FDA Accreditation Scheme for Conformity Assessment (ASCA)

Vacant operating room has accredited testing laboratory products, via Accreditation Scheme for Conformity Assessment (ASCA).

The U.S. Food & Drug Administration (FDA) has announced recognized accreditation bodies (ABs), including ANAB, for the Accreditation Scheme for Conformity Assessment (ASCA) Pilot program.

The intent of the voluntary Pilot program is to increase consistency and predictability in the FDA’s approach to assessing conformance with FDA-recognized consensus standards and test methods. Thus, the ASCA Pilot should enhance product reviewers’ and device manufacturers’ confidence in medical device testing through ASCA accredited testing laboratories.

This, in turn, is intended to decrease the need for the FDA to request additional information about testing methodologies when a premarket submission includes declarations of conformity to an FDA-recognized consensus standard eligible for inclusion in the ASCA Pilot.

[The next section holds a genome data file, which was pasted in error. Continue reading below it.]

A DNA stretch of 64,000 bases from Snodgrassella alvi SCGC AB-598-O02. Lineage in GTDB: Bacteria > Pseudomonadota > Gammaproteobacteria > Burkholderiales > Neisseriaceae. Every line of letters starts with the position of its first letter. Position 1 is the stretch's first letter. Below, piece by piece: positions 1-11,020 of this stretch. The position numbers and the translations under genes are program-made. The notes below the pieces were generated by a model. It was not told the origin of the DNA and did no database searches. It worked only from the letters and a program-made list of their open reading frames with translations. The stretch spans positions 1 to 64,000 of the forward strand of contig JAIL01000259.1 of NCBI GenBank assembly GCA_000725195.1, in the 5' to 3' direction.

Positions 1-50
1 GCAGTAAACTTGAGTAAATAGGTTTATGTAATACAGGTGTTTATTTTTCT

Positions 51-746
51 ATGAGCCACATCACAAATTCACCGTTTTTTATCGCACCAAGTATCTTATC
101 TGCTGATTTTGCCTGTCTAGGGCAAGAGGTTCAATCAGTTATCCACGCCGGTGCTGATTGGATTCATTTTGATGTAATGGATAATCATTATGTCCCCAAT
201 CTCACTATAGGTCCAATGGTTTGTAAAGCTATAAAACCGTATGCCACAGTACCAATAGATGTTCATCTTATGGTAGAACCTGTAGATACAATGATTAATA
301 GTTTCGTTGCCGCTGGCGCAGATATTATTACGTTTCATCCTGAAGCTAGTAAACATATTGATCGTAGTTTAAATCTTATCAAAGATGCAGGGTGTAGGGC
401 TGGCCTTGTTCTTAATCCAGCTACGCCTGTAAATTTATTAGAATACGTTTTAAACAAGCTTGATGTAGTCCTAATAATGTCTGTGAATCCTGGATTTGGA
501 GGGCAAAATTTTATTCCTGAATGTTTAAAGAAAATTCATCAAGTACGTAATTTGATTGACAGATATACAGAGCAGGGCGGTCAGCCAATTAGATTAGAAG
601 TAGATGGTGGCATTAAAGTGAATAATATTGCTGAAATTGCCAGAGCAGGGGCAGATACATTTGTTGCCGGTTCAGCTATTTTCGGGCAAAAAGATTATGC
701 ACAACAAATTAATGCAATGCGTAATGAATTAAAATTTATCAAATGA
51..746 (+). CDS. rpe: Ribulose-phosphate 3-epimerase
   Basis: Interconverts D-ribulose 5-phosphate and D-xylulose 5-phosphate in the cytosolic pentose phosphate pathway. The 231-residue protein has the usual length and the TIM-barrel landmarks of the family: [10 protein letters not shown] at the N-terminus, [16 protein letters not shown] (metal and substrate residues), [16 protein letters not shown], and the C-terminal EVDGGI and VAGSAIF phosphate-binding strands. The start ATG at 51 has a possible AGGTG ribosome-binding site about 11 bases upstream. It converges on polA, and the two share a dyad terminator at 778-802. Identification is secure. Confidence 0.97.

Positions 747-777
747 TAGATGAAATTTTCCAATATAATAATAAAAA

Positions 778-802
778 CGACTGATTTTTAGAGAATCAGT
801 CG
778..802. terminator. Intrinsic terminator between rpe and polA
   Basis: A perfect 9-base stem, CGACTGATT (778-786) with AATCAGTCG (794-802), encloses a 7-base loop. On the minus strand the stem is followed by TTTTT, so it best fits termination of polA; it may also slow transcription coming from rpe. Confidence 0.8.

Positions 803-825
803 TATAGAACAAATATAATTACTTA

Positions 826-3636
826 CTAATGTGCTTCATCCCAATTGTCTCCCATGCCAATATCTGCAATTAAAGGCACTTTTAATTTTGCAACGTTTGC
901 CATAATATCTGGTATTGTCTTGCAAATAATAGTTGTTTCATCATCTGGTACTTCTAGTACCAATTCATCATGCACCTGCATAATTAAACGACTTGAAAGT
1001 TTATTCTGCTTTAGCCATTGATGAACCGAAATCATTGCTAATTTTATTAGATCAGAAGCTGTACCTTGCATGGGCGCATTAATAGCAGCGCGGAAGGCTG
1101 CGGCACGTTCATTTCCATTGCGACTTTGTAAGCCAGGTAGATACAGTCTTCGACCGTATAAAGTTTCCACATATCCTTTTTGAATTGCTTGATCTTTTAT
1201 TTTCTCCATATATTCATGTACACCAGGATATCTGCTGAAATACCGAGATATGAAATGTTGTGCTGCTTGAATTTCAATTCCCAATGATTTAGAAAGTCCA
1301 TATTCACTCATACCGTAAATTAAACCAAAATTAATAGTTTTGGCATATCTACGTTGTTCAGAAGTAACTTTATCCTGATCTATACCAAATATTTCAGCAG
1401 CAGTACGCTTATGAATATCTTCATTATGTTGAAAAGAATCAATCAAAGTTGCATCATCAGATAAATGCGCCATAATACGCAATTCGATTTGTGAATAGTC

Ultimately, the Pilot is designed to help ensure patients have timely access to safe, effective, and high-quality medical devices.

ASCA Pilot Program Participants

Participants in the Pilot include ABs, ISO/IEC 17025 testing laboratories, medical device manufacturers, and FDA staff.

The FDA will grant recognition to qualified ABs to accredit testing laboratories to perform premarket testing for medical device companies.

You can learn more about ANAB accreditation for the U.S. Food and Drug Administration Accreditation Scheme for Conformity Assessment (ASCA) Pilot program here.

Manufacturers fund the Pilot program through the FDA’s Medical Device User Fee Amendments of 2017 User Fee program. There is no additional fee for manufacturers to participate in the Pilot, nor does the FDA charge a fee for ABs or testing laboratories seeking ASCA accreditation participating in the Pilot.

ASCA Program Standards and Specifications

The Pilot relies on international conformity assessment standards and a set of FDA-identified ASCA program specifications. The program includes both cross-cutting and device-specific standards. The FDA selected standards and tests from the biocompatibility and basic safety and essential performance series. The standards have public health significance and have or are able to provide the means for establishing acceptance criteria.

The ASCA Pilot is based on three guidance documents published in September 2020. They are available from the FDA and include:

  • Program guidance
  • Basic safety and essential performance standards-specific guidance
  • Biocompatibility standards-specific guidance

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